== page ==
My mobile evidently didn’t like Northern Hungary. But it feels entirely happy and reconnected in Slovakia. So, the blog resumes.
I wanted to put up a photo of shop-owner and -keeper Zoltan at an awesome bikeshop near Salgotarjan near the Slovak border (yes, bicycle in Hungarian is Kerekpar, nothing you can get a handle on) who fitted Raven up yesterday with the same robust two-legged bike stand which Hungarian postmen- and -women use.
And it works, even with heavy loads. As you can also see in the photo of the derelict former pass-top restauarant and B&B in another of the photos above – an illustration of how parts of the Slovak economy have simply fallen apart since the end of Communism and accession to the EU.
Slovakia, a bit like the Czech Republic, is a sad country. Communism knocked the stuffing out of the place, and as I bike through what are stunningly pretty landscapes, with pristine forests, beautiful views and lovely people, it’s as if the old order had actually set about destroying or at least maiming anything beautiful.
So far to go to heal the wounds of 50 years, spiritual and physical. I hope the Slovaks get there before global warming does. But, at least the Czechoslovak secret police aren’t following me, as they did ostentatiously, and I have to admit to my intense anger, when I last travelled these parts by car as BBC Vienna correspondent in 1984.
Then, I ended up confronting the goons, three strapping young men in their invalid-signed Skoda, yelling at them in Russian that they were a disgrace to their country and should get the f*** off my tail.
They did – or at least, continued much more discreetly. For some reason, fear perhaps, it’s a story I never wrote for the BBC.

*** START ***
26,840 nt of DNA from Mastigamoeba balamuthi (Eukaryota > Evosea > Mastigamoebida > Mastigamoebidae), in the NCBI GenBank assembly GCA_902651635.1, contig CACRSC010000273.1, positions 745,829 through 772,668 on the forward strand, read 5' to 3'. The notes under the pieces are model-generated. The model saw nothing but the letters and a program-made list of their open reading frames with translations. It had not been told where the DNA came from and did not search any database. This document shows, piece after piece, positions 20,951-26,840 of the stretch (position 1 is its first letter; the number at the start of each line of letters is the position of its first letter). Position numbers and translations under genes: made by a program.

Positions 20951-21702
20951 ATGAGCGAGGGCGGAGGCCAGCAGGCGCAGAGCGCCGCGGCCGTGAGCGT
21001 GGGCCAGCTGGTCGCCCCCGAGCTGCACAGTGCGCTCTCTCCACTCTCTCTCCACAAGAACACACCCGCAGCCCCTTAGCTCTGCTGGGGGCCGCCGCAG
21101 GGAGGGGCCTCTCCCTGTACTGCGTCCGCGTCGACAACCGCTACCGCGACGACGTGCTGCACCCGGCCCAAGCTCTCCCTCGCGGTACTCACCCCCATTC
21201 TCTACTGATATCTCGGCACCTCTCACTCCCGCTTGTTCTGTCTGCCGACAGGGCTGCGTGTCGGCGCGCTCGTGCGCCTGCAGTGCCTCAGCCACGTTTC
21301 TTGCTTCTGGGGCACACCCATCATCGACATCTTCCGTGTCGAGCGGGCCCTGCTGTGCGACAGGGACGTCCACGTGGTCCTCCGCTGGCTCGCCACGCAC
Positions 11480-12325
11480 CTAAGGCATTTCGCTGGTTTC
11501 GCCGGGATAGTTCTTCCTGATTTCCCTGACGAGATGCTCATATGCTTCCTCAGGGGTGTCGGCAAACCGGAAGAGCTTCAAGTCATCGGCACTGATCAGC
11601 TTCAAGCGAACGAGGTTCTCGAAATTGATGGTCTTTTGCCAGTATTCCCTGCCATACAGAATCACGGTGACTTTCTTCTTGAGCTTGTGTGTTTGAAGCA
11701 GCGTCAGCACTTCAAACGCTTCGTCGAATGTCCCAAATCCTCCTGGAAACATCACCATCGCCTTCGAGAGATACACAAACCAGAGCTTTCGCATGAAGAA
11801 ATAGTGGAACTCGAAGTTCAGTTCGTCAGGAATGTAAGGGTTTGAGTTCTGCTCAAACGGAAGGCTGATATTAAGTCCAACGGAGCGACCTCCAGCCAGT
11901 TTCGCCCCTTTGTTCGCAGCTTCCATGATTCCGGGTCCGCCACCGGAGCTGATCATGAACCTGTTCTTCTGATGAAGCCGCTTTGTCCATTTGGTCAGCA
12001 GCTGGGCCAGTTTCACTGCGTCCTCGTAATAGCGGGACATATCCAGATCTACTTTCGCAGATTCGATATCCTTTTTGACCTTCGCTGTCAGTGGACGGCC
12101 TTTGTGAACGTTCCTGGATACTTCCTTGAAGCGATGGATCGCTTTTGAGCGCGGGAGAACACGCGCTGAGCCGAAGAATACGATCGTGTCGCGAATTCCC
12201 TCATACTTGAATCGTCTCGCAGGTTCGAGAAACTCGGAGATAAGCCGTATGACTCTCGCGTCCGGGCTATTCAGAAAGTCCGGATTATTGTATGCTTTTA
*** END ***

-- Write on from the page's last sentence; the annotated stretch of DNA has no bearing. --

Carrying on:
Being mobile-less for 48 hours has been a blessing, allowing time to read the most sobering but also inspiring of new novels, The Road by Cormac McCarthy. About a post-apocalypse world of brutality, loneliness but also love and redemption. Thanks Nick in Budapest for the loan – you were right, it’s a breathtaking book.
And it reminds me of the issues with which I need to reengage when I’m back. End of June or so, in case you were wondering.
So, the journey continues. Amazing views, including of clouds boiling today over the High Tatras behind a field of sharply-scented rape. And a winding mountain road in the pilgrimage centre of Levoca glistening in the sun.
Tomorrow, Poland. And some serious climbing in the process. Rule two of cycling, hills slow you down. 70 miles today, over what the locals call Slovak Paradise, and 2000 metres or so of height climbed. Average speed therefore of only 8.2mph, requiring eight-and-a-half hours in the saddle, longest yet.
But, what a day. And it only rained a bit. And that’s rule one. Cycling rocks.
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